In 2011 renewables was only 8% of the power generated. By 2019 it has grown to 56%. 32.5% of all power is from solar, making Kauai a leader in solar. 10.5% is from hydro and 9.9% is from biomass. As of 2018 Kauai had a 99.979% (1.83 average hours per customer and year) reliability factor. With the high amounts of solar KIUC early recognized the value of battery storage for ancillary services and diurnal storage. Two large lithium battery systems have been installed, 13 MW/52 MWh by Tesla and 20 MW/100 MWh by AES. In theory the two battery systems could support all the load on Kauai for up to 8 hours. KIUC is now working on a 25 MW solar powered pumped hydro storage project, targeting completion in 2024. When achieved, renewables will provide about 80% of the power on Kauai.
For a system of Texas size, assuming 45 GW on average, just to have 4 hours of battery storage, one would need 180 GWh of battery capacity. To achieve that amount, one would need 7.5 years of full production at Tesla’s giga battery factory. It seems not likely to happen anywhere close to those amounts, but more battery storage can be expected to be built, taking advantage of low and sometimes negative prices during the nights. The largest battery storage system in Texas so far is a 10MW/42MWh project, which was energized in August last year (2020). GlidePath, a 100MW/400MWh battery storage project is being developed by Able Grid Energy Solutions, MAP Energy and Astral Electricity. It is expected to be completed later this year. Texas has no pumped hydro storage, but preliminary studies indicate that closed loop pumped storage in western Texas could be a possibility. A third energy storage option may be hydrogen produced from excess wind and solar generation. Such stored green hydrogen can be converted back to electric power by gas turbines or fuel cells. This can be done at the location of wind and solar farms, but the hydrogen can also be transported and used as feedstock in industrial processes. All is technically possible, but economically challenging.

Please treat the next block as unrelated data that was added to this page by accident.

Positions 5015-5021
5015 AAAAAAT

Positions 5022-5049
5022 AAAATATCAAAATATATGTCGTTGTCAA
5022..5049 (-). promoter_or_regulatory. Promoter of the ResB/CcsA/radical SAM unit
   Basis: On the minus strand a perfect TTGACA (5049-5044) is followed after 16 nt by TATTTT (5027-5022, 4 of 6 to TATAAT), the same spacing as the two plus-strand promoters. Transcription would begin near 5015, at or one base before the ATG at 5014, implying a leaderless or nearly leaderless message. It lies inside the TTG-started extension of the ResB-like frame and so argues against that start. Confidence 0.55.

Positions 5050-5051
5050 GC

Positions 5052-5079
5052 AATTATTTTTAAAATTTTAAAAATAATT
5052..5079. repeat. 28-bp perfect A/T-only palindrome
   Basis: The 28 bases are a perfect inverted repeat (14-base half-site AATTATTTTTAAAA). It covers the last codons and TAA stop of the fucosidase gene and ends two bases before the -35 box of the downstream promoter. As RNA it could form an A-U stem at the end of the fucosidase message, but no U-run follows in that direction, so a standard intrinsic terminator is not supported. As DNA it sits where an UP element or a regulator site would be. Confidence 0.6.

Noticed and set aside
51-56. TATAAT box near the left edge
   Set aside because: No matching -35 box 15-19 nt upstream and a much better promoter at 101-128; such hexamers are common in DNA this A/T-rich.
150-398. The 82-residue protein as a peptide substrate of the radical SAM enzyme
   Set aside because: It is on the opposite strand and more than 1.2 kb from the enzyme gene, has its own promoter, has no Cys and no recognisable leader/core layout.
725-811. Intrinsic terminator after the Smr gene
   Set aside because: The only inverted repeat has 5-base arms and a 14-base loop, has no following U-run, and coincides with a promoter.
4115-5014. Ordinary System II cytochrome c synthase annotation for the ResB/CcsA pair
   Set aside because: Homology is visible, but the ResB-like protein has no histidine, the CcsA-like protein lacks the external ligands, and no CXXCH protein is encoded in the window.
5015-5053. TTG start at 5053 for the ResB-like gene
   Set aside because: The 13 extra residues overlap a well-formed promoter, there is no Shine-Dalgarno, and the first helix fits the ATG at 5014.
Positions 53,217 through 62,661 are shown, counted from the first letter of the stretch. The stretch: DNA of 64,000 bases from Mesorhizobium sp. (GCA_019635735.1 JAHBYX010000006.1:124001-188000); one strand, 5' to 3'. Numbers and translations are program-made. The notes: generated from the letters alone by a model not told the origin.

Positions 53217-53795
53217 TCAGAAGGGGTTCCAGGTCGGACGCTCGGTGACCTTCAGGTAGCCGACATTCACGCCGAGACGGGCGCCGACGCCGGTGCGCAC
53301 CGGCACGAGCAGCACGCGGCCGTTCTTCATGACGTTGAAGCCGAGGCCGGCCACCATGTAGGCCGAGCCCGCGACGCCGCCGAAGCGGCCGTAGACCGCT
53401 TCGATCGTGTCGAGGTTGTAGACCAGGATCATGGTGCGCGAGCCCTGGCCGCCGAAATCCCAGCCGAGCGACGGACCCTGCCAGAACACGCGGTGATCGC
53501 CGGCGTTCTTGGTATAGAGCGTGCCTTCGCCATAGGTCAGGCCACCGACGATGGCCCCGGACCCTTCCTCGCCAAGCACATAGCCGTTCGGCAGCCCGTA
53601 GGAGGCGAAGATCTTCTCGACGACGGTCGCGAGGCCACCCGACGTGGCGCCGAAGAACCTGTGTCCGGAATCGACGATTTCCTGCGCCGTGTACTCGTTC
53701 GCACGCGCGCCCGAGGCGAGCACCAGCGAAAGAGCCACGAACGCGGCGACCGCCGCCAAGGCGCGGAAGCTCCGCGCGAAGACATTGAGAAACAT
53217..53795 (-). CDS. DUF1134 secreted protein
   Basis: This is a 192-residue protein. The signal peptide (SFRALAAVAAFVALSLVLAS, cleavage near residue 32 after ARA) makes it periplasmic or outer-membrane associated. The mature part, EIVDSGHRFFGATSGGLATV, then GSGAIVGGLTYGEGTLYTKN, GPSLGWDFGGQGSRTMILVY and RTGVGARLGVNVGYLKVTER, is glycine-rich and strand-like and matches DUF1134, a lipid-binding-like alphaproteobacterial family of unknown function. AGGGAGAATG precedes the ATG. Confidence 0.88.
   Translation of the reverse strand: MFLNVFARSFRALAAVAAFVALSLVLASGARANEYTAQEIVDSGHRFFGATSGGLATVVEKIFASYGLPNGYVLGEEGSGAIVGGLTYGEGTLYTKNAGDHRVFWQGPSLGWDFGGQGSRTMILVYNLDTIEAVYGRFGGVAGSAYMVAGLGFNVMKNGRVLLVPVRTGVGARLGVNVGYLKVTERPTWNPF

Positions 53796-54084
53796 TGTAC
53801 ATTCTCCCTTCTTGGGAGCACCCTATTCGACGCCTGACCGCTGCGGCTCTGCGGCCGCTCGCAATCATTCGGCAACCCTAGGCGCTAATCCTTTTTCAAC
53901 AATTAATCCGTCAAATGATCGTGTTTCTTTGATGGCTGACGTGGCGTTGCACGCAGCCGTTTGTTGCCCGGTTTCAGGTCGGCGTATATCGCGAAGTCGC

California has seven pumped hydro storage facilities with a total capacity of almost 4GW. As of 2015 it represented 98% of all storage capacity in California, but with more variable resources on the system and the planned retirement in 2025 of Diablo Canyon nuclear power plant with 2.2 GW of capacity, more storage will be needed. Since trying to build more pumped storage has been an uphill battle, battery storage has become the viable option. In 2013 California Public Utility Commission (CPUC) issued a mandate for 1.3 GW of energy storage before end the decade. It was followed in 2017 by an additional mandate requiring California’s three investor-owned utilities to procure 500 MW of behind-the-meter-storage. Some of the largest battery systems in the world have been built in California, for example the 250 MW/250 MWh Gateway Energy Storage commissioned last year (2020) at Otay Mesa, near San Diego, by LS Power.
To balance the fluctuations in demand and supply, it will also be important to make load more flexible. Shaving demand peaks and/or shifting load can go a long way, as was the case in California last year during the heat wave in August, when Demand Response (DR) contributed to help avoiding more days of rolling blackouts. FERC Order 745 in 2011, basically DR to be compensated as generation to serve load, gave DR a big boost. PJM has cleared about 9 GW of demand response in its capacity market. The order was challenged but in 2016 the Supreme Court upheld the order. In 2020 FERC with Order 2222 took a step further to also enable Distributed Energy Resources (DER) to participate in wholesale electricity markets.
Variable resources, wind and solar, are part of the fuel mix in decarbonization of the power sector. It can be accommodated without compromising reliability, starting with recognizing the intermittency and variability. Identifying how to fill the gaps when wind and solar is short. Investments in wind and solar require investments also in a combination of dispatchable and flexible generation resources, transmission, storage, and flexible load. These resources need to be there when the wind or the solar is not generating enough electricity. If not, it does not matter how high the energy prices can get. The price signals will be too late, something Texas experienced the hard way three days in February.
Footnotes: The expression “zero emissions” is here used to describe power generation technologies with no greenhouse gas emissions during generation. It does not include emissions of the complete supply chain from mining all the through decommissioning/scrapping/recycling.